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Literacy first – do you write with your students?

The National Writing Project Puts Literacy first – Do You Write With Your Students?

A teacher is a critically important role model for students. It’s said that a parent is a child’s first, best teacher but parents entrust to us the sacred obligation to carry the flame of learning through the school years.

Teachers sometimes “dispense” information but one of the most important ways learning happens and takes hold is when the role model – teacher or parent – demonstrates the importance of the lesson or task by engaging in it themselves. Tying a shoe, keeping things in their place, reading – or writing.

Donald Graves used to talk about this in his teacher workshops. Showing rather than just telling your students that writing, revising and editing can be hard work – but worth it – is a powerful teaching tool. Getting down in the trenches with your students can be uncomfortable, but showing vulnerability to the kids can pay dividends.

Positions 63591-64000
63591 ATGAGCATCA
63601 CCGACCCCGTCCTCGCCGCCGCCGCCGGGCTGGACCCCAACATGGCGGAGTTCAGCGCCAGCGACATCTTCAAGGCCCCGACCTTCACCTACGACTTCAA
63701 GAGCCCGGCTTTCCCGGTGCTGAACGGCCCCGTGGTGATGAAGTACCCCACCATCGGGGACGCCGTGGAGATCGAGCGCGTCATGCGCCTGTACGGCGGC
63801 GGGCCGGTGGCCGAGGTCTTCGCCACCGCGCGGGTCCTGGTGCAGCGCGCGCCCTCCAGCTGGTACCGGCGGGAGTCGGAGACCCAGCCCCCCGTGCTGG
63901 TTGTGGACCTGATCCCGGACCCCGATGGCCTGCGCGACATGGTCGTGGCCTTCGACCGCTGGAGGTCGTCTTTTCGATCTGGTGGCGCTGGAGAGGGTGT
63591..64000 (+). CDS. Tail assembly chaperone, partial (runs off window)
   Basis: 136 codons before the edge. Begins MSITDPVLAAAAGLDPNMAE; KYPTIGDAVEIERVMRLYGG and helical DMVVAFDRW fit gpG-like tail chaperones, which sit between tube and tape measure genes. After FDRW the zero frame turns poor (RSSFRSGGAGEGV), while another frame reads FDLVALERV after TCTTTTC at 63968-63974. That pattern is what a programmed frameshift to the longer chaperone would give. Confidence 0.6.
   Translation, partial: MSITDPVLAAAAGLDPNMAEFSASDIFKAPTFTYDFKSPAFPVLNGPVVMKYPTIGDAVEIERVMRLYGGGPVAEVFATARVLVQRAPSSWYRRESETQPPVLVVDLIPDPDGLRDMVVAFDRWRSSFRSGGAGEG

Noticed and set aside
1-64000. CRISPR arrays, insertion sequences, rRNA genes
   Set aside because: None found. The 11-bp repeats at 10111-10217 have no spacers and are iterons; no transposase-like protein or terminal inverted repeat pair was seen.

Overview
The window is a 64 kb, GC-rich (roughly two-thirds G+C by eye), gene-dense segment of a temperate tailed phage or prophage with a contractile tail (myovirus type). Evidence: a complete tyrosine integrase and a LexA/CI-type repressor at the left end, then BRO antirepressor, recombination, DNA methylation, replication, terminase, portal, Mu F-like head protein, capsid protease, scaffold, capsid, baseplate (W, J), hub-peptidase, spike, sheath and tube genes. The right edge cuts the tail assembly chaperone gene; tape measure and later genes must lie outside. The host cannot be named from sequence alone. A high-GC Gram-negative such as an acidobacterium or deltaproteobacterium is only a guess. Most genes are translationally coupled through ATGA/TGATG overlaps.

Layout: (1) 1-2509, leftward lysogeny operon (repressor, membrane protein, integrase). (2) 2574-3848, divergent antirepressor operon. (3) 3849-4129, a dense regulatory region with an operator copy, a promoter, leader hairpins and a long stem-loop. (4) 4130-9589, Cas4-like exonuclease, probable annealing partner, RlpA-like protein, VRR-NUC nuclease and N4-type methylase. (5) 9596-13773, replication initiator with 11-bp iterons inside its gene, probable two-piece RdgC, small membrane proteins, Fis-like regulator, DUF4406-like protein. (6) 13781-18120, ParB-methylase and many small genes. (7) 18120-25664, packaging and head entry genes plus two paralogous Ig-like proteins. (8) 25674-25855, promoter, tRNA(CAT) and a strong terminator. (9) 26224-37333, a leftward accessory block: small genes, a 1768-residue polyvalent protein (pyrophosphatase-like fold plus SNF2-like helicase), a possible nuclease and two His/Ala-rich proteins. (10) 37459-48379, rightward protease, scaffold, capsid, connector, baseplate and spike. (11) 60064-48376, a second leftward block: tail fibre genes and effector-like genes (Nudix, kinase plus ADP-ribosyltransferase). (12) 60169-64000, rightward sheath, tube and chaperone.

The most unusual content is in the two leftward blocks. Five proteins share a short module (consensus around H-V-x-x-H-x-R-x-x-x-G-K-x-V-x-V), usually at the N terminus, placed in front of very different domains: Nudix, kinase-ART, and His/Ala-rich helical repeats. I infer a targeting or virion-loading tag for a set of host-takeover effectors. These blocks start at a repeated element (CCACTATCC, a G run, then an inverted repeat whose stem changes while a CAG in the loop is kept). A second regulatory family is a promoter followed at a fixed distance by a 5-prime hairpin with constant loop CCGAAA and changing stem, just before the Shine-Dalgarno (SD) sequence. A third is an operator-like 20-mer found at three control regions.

When your students see that “even the teacher” can struggle with making written thoughts as clear and meaningful as possible to readers, it gives them the motivation to try – temporarily fail – and try again.

Rebecca Alber of UCLA’s Graduate School of Education gives a couple of examples of real-life writing challenges she shared with some eleventh graders. In one of them, she received an electronic traffic ticket in error and her students helped her frame a response that was more factual and less angry than her first draft. See also this post on how to become a literacy volunteer.

Help is available for teachers that want to become better writers – and writing teachers. The National Writing Project is a wonderful organization. There are also many state and local chapters that host workshops and conferences for members. These gatherings are beneficial not only for the expertise of the presenters but also the collegiality that occurs.

You are not alone. You have colleagues that are waiting to meet and support you. Take the first step – visit and follow the national professional organizations and state professional associations and check out their websites.